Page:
"But," said the girl, coming nearer, "I don't understand."

He started to meet that advance, then backed away a little. "I've got him safe, where he can't move, or bother you any more." Mr. Heatherbloom glanced over his shoulder; but he did not tell her where he "had him". "And the yacht's going back to the nearest American port," he couldn't help adding, impetuously, to reassure her.

"Going back? Impossible!" Wonder, incredulity were in her voice.

"It's true as shooting, Bet—"

She was too bewildered to notice that slight slip of the tongue. "It's a fact, miss," he added more gruffly.

"But how?" Her tones betrayed reticence in crediting the miracle. Yet this blackened figure must have prevailed over the prince or the latter would not have so mysteriously disappeared. "How did it happen?"

"Well, you see I just happened around."

"You, a stoker?"

Stokers, he was reminded by her tone, did not usually "happen around" on decks of palatial private yachts. He must seek a different, more definite explanation. He thought he saw a way; he could let her know part of the truth. "The fact is, I was looking for this boat at the last port she stopped at. I had cause to think you would be on her. Couldn't stop the yacht from going to sea, for reasons too numerous to mention, so I just slipped out and came aboard in a kind of disguise—"

"A disguise? Then you are a detective?"

"I think I may truthfully say I am, but in a sort of private capacity. When a really important case occurs, it interests me. Now this was an important case, and—and it interested me." He hardly knew what he was saying, her eyes were so insistent. Betty Dalrymple had always had the most disconcerting eyes. "Because, you see, your—your aunt was so anxious—and"—with a flash of inspiration—"the reward was a big one."

"The reward? Of course." Her voice died away. "You hoped to get it. That is the reason—"

He let his silence answer in the affirmative; he felt relieved now. She had not recognized him—yet. In the recess behind the draperies the chair in which his excellency was bound, creaked. Was he struggling to release himself? Mr. Heatherbloom had faith in the knots and the silken cords. The girl turned her head.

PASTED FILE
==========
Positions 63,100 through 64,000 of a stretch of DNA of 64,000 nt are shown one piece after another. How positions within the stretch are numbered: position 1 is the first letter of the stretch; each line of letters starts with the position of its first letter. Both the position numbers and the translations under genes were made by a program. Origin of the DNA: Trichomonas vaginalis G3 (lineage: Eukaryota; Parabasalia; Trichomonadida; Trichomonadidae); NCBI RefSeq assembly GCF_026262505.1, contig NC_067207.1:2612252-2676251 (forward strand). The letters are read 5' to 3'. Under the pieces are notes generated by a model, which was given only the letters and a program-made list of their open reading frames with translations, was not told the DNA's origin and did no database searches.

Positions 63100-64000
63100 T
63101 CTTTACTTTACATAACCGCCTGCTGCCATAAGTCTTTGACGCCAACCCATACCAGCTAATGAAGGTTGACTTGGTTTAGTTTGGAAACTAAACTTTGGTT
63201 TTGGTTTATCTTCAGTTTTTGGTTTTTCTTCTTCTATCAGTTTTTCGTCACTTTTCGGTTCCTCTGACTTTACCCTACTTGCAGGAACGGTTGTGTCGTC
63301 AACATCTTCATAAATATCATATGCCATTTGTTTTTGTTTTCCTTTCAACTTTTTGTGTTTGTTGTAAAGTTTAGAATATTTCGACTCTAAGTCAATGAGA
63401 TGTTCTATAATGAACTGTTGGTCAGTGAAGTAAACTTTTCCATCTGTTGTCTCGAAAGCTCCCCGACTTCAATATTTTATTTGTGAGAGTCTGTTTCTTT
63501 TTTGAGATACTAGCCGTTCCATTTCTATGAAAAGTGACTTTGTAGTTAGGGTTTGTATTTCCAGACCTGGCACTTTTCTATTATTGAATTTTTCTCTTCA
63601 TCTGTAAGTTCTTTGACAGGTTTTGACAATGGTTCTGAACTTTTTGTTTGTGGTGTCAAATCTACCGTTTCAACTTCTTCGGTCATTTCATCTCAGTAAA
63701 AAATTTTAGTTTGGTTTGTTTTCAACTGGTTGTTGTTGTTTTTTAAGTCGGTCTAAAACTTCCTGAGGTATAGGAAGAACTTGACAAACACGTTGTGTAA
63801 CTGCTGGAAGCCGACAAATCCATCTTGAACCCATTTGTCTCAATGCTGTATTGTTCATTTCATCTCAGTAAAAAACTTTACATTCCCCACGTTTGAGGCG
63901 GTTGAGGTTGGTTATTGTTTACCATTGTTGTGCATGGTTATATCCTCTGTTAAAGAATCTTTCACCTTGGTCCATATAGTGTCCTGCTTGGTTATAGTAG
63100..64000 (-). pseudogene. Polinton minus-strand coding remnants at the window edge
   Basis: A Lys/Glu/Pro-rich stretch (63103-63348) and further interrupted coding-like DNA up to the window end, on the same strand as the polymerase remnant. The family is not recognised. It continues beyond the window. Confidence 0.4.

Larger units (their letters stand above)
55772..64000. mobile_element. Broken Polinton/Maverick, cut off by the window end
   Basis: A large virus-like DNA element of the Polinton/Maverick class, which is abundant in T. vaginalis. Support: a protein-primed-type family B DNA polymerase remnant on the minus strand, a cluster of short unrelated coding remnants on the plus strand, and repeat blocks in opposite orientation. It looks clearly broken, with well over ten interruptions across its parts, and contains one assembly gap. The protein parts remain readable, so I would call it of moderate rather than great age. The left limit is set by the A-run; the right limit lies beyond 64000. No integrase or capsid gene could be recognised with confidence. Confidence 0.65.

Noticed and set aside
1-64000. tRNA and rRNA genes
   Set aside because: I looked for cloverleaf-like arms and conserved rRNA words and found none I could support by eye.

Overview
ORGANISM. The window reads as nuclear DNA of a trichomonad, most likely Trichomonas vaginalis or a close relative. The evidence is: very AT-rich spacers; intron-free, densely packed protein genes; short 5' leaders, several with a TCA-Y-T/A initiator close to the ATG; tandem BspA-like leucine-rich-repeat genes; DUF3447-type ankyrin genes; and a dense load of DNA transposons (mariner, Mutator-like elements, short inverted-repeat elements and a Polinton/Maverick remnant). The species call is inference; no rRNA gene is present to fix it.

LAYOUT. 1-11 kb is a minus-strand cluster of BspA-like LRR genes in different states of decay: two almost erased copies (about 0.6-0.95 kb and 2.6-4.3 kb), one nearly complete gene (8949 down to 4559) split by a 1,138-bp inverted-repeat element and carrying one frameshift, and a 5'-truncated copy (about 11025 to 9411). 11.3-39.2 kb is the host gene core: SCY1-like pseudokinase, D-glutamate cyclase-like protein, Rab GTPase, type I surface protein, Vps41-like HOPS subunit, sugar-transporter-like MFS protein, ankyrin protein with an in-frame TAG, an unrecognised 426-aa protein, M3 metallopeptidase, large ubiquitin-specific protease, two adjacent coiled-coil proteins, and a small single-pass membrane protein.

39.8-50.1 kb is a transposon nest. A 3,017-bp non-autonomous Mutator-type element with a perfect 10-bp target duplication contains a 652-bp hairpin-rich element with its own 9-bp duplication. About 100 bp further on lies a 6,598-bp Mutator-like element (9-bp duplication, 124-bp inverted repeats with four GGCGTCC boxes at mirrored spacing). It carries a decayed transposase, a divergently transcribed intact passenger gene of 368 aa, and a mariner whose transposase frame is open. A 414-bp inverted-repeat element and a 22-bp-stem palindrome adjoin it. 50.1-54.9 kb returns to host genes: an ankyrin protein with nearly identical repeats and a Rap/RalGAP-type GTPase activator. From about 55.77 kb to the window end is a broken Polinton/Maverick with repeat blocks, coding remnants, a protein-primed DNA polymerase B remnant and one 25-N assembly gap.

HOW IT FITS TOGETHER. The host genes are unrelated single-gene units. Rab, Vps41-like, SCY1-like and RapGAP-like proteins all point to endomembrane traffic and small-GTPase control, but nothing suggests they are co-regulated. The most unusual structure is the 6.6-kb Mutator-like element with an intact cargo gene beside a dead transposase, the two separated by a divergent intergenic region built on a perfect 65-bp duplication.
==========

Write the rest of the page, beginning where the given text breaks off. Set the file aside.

"Don't you think it would be better"—he spoke quickly—"for you to return to your cabin? I'll let you know when I want you and—"

"But if I prefer to stay here? May I not turn on the lights?"

"Not for worlds!" Hastily. "It is necessary they should not see me. If they did—"

He was obliged to explain a little of the real situation to her; of the stratagem he had employed. This he did in few words. She listened eagerly. The mantle of the commonplace, which to her eyes had fallen a few moments before on his shoulders, became at least partly withdrawn. She divined the great hazard, the danger he had faced—was facing now. Detective or not, it had been daringly done. Her voice, with a warm thrill in it, said as much. Her eyes shone like stars. She came of a live virile stock, from men and women who had done things themselves.

"If only I, too, had a weapon!" she said, leaning toward him. "In case they should discover—"

"No, no. It wouldn't do at all."

"Why not?" the warm lips breathed. "I can shoot. Some one once taught me—"

She stopped short. A chill seemed descending. "You were saying—" he prompted eagerly.

But she did not answer. The sweep of her hair made a shadowy veil around her; his mind harked swiftly back. She had always had wondrous hair. It had taken two big braids to hold it; most girls could get their hair in one braid. He had been very proud, for her, of those two braids—once—with their blue or pink ribbons that had popped below the edge of her skirts. He continued to see blue and pink ribbons now.